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Nov 9, 2013 09:08 AM

Stew Meat Recipes, please advise!

The obvious choice would be beef stew, but I wanted to see if there were other recipes I can do with that type of beef. I have a crock-pot and a dutch oven. My preference would be to use the crock pot, the recipe calls for it. Oh and if you guys know anything about beef and cuts, is there another word for stew meat? I'm assuming they call it stew meat when it's already cut in cubes.

Most grateful for any suggestions!

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  1. I use chuck to make chili, not ground beef. I just let it cook down to pieces.

    2 Replies
    1. re: Candy

      Ya beat me to it, Candy. I totally agree with your assessment. I stopped using ground beef about 40 years ago. For a long time I would cube chuck roast or rump roast. Recently my 26 year-old grandson taught me a new way.

      I now braise a beef roast in beer at a low temperature the night before making the chili, and shred and chop the meat the next morning. The braising liquid is reserved, and is used in brewing the chili after the excess fat is removed after being chilled in the fridge over night.

      This process may sound tedious, but I'm a chilihead, retired and there is joy in making the stuff. Also, chili is an all year round dish, not just for cold weather and football bowl games.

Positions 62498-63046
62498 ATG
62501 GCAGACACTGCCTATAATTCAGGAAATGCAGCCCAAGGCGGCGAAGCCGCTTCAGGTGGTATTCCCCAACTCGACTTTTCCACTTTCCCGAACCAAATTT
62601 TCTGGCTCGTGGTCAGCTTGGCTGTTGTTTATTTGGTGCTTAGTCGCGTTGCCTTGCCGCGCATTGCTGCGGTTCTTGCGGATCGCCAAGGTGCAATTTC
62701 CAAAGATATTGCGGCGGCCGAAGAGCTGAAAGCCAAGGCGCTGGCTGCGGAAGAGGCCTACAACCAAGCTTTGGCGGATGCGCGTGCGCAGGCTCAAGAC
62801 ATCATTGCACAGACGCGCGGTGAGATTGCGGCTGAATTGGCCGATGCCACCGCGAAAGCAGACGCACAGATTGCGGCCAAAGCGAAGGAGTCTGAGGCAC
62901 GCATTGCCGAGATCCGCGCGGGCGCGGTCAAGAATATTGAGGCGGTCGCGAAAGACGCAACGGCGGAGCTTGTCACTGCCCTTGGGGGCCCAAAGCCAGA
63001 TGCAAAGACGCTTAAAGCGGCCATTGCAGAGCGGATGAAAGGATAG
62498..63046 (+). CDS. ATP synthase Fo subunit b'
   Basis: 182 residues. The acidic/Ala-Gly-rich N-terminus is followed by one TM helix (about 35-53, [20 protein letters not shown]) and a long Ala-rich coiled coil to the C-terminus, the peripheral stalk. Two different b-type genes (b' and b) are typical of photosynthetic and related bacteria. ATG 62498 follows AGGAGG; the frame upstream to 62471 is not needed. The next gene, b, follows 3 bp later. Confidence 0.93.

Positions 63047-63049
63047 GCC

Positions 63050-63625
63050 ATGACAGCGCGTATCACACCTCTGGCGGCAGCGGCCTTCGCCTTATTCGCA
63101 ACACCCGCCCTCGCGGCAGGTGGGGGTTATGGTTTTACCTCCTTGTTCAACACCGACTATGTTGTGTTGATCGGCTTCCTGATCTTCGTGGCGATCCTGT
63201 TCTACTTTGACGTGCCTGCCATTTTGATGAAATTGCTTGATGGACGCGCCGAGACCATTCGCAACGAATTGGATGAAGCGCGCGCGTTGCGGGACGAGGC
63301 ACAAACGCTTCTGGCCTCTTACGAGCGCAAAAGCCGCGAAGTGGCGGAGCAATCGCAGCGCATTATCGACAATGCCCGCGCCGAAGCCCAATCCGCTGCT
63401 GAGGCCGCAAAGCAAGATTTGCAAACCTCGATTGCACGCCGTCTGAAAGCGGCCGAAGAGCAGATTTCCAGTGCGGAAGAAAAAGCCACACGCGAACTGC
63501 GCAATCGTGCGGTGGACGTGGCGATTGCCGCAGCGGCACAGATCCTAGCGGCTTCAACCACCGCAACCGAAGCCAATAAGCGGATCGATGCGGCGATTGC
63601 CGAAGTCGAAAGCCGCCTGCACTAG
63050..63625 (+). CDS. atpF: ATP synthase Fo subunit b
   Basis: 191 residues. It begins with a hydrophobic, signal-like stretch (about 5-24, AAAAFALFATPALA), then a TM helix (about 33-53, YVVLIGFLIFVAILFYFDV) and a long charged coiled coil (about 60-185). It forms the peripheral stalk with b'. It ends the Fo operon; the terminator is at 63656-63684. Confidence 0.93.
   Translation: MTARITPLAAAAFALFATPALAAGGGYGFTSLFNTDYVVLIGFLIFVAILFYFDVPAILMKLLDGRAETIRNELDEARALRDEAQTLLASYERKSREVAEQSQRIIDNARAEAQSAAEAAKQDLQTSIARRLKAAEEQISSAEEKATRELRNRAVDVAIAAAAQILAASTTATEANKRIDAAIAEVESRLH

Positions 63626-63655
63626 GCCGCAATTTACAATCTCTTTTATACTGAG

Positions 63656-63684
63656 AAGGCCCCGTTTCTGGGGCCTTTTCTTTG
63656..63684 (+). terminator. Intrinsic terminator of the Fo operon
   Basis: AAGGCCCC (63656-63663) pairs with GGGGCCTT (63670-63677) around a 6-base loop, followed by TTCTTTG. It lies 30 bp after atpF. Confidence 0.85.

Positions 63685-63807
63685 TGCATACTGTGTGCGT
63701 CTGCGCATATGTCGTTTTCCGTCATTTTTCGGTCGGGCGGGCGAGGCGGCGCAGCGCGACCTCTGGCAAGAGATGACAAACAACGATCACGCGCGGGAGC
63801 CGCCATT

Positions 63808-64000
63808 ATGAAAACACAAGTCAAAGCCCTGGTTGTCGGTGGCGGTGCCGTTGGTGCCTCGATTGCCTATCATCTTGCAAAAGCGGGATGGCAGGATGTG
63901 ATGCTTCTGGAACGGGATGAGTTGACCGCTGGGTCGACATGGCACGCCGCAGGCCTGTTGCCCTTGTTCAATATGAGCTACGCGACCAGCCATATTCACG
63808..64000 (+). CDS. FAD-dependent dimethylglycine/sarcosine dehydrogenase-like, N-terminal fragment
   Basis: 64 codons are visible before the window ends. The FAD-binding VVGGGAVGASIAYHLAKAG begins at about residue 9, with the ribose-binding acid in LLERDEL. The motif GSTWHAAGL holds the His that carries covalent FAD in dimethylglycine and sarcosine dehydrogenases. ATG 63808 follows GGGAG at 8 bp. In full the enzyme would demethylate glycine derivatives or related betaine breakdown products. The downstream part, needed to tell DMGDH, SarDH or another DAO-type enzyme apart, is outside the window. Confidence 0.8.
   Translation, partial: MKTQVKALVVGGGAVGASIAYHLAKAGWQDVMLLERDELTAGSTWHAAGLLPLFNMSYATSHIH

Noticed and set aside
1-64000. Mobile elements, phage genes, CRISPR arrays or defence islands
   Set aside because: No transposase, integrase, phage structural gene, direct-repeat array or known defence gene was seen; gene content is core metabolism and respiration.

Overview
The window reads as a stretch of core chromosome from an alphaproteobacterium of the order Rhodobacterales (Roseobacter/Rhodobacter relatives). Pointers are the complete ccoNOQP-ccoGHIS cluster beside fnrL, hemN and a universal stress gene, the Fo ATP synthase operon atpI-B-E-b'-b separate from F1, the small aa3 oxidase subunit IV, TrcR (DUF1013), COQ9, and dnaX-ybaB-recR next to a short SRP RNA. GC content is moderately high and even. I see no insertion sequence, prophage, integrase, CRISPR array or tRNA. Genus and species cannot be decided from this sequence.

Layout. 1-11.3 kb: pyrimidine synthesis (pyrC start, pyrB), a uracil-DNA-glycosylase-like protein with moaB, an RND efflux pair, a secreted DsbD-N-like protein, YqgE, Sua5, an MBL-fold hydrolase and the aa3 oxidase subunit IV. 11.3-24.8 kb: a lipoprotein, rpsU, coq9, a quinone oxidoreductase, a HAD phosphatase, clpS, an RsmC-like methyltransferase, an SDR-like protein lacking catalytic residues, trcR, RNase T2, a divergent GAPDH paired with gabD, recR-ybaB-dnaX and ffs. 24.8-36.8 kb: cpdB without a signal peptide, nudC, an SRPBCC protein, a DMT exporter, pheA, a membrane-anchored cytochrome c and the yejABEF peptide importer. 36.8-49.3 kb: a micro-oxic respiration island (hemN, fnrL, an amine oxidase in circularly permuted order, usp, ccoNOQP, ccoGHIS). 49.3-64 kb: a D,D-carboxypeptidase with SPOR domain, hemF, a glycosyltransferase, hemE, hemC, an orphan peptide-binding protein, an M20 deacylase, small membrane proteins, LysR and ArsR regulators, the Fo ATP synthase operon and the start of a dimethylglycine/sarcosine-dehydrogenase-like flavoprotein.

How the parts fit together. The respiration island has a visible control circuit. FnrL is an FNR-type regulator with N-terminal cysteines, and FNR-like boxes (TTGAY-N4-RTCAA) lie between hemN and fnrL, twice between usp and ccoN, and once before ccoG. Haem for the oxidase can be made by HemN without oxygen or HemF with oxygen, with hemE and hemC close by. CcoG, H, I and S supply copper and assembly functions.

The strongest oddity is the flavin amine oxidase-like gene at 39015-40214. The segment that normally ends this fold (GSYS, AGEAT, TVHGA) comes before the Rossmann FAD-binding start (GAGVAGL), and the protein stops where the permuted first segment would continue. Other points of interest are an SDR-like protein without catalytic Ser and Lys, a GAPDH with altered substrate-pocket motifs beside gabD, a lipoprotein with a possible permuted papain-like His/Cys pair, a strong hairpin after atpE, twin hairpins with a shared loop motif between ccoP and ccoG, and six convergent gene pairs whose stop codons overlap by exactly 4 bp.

1. re: Candy

        Just made crock pot chili today, and I always use beef cubes. I much prefer its texture to ground beef in chili--feels heartier, somehow.

      2. Stew meat is a very general term. In most places they refer to chuck. However I prefer beef short ribs, shanks, cheeks(my favourite)and blade steak for my braises/stews. It is always best to buy a big piece of meat and cut it yourself. It is the best way of guaranteeing you get what you want.
        Here is a good recipe that is easy and a perfect place to start.

        2 Replies
        1. re: DowntownJosie

          Yes, stew meat is general, but in most supermarkets it does NOT mean chuck. It's more likely odds and ends of the round, with a little chuck thrown in if you're lucky. It's cut into cubes because that disguises the fact that it started out as random bits and pieces. Round is very lean so it's easy to end up with tough meat, and it can have a livery flavor.

          Sear the pieces on all sides, then braise very gently. Eventually it will be shreddable.

          Another approach is to slice the cubes even smaller, not larger than a half-inch. Soak in a mixture of a teaspoon baking soda to a half-cup water, for 15 min. Then rinse several times, and pat dry. This denatures the enzyme which
          shrinks muscle fibers during cooking, so they no longer force out moisture. This retained moisture keeps the meat from being too chewy. Diced this small, you can use the meat in chili, stirfries, or soup.

          1. re: greygarious

            Thank you! I've not bought stew meat for a very long time because I always thought that it tasted off. Now I know why! Will definitely try your baking soda trick. I remember reading about it awhile back for chicken and it has been in the back of my head since.

        2. There are an infinite number of flavor profiles. I like taginesvwith beef or lamb and Moroccan spices. To-
          Night we are having one with shallots and dates and ginger .

          1. Oxtail, cheeks and beef shanks are good for stewing if you want to use more "unusual" cuts

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